Even as DNA evidence
revolutionizes criminal justice, courts and experts are beginning to
question the value of a simpler form of identification made famous a
century ago by Scotland Yard: the fingerprint.
A recent federal court ruling in a murder-for-hire trial in Philadelphia
barred experts from telling the jury that two fingerprints definitively
matched, concluding that the hallowed crime-fighting tool is more a
skill subject to human error than science.
As prosecutors in the case warn of a potentially profound impact on the
ability to convict criminals and try to overturn the decision, defense
lawyers in Chicago and elsewhere say they see an opportunity to shoot
holes in evidence once considered iron-clad.
"I think the case will have an impact," said Gregory O'Reilly,
forensics supervisor of the Cook County public defender's office.
"It will be an invitation to litigate these [fingerprint] issues
and not to take a lab report at face value."
The ruling last month by U.S. District Judge Louis Pollak didn't exclude
fingerprint evidence. Experts can still testify about similarities
between two prints, but they can't tell jurors outright that a print
belongs to a defendant.
Pollak concluded that such testimony isn't based firmly on science,
because a single standard doesn't exist for what constitutes a
"match" and a definitive statistical study hasn't been done to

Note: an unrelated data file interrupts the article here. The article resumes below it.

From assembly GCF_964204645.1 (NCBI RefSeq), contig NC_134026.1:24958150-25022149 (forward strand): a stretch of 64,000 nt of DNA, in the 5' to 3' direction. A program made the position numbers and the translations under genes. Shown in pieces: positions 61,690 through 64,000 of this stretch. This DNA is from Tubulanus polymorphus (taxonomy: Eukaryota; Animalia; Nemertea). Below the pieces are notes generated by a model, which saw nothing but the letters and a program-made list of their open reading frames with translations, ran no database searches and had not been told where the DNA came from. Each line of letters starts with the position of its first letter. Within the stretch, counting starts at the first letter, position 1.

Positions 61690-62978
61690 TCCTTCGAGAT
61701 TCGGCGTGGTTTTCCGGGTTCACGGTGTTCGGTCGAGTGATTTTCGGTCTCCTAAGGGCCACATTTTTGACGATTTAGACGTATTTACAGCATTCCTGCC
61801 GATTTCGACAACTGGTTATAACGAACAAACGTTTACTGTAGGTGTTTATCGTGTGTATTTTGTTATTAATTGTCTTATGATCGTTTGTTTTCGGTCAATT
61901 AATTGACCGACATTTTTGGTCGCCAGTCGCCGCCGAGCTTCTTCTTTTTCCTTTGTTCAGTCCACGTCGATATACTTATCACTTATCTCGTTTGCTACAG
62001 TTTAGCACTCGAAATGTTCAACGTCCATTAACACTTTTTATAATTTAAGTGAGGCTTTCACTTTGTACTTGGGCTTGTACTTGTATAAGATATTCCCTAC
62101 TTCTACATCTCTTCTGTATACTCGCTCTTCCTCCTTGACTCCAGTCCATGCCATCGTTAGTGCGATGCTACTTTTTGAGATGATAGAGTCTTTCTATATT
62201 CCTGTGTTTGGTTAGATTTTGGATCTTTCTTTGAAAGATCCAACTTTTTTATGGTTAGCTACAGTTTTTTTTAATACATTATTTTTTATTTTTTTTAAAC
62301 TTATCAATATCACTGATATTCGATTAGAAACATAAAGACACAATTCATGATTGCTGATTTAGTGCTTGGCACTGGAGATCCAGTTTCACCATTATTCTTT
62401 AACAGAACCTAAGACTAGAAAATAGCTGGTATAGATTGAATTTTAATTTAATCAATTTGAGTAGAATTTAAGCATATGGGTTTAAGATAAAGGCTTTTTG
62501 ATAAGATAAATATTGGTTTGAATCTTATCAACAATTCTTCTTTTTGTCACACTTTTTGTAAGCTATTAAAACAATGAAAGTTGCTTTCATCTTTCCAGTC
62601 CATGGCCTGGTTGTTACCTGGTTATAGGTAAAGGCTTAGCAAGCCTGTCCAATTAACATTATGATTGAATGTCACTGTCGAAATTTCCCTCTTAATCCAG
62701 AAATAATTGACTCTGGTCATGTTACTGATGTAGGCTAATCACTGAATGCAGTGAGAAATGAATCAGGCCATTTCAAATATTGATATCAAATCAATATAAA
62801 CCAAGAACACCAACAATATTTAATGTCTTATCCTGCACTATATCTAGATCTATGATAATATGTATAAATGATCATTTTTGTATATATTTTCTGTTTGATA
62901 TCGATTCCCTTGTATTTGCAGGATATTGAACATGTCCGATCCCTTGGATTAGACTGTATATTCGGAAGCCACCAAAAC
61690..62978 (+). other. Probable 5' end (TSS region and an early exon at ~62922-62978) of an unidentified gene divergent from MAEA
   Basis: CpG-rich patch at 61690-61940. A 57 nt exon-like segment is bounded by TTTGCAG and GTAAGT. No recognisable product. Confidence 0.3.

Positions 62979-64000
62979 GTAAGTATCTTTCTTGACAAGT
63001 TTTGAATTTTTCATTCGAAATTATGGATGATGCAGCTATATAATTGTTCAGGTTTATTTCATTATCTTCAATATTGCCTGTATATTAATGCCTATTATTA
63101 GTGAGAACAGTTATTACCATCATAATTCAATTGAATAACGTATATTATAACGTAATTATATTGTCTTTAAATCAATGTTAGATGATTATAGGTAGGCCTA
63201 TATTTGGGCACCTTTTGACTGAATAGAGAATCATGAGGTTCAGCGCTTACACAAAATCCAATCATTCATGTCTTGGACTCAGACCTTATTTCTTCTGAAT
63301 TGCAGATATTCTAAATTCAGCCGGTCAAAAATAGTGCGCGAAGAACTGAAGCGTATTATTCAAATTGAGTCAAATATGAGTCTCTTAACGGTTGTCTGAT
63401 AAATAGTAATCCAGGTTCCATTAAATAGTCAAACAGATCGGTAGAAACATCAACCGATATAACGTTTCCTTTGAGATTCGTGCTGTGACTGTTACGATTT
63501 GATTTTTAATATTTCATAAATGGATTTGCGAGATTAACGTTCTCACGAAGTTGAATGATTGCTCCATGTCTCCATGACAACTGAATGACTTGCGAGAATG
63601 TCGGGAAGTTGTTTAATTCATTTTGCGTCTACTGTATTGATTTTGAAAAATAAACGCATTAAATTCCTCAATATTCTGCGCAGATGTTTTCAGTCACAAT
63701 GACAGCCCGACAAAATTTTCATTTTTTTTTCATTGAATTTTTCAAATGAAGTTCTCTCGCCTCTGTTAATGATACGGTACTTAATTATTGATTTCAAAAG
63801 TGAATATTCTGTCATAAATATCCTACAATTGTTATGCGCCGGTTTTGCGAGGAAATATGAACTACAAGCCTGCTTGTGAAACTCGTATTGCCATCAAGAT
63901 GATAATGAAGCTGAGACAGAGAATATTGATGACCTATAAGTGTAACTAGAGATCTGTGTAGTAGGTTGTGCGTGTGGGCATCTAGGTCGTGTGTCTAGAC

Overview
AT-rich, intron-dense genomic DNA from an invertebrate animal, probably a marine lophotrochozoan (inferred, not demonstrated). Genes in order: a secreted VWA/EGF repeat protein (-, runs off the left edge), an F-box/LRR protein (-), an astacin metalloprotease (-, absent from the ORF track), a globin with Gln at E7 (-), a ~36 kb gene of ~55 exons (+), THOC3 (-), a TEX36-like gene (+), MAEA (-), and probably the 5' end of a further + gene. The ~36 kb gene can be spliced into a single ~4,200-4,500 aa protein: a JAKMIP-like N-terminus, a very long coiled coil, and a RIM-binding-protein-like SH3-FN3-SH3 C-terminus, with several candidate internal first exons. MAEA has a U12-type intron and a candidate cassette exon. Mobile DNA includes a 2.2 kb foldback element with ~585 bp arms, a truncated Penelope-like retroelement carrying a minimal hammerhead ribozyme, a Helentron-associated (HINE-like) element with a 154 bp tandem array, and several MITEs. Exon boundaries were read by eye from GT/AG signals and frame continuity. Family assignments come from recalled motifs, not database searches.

show how often examiners might be wrong. The ruling essentially puts
fingerprint evidence in the same category as other less specific
forensic evidence, such as shoe prints, said Terry Kiely, a law
professor at DePaul University, who specializes in forensic evidence.
The ruling isn't binding in Illinois, but legal experts say it raises
issues that judges will have to confront.
"This case will encourage public defenders all over the country to
start filing motions," Kiely said.
In Cook County, a spokesman for State's Atty. Richard Devine's office
said they expect to fend off the ruling, in part because it relied on a
1993 U.S. Supreme Court decision on scientific testimony that directly
applies only to federal courts. But others contend that the landmark
1993 decision, seen as the court's way of trying to keep "junk
science" out of medical and product liability lawsuits, has
influenced how judges think about science, even in states like Illinois,
which hasn't adopted it as precedent.
The opinion directed federal judges to look closely at whether
scientific opinions have been tested, peer reviewed and studied, so the
error rate, if any, is known.
Terence MacCarthy, the federal public defender in Chicago, calls
Pollak's opinion a wake-up call, recalling courtroom battles in which
FBI agents presented previously unassailable fingerprint evidence.
"When they finished it sounded like it was coming from Mt.
Sinai," MacCarthy said. "We never made any inroads in it. ...
This opinion changes all that."
Still, fingerprint skeptics can point to only a few cases where an
incorrect match led to a false accusation or arrest. A Philadelphia man
spent two years in prison for murder before being released in 1999,
after the FBI found that the fingerprint match used to convict him had
been an error.
In 1994 police investigating the still unsolved murder of seven people
at Brown's Chicken & Pasta in Palatine questioned a man from
Chicago's West Side for three days based on what a Chicago police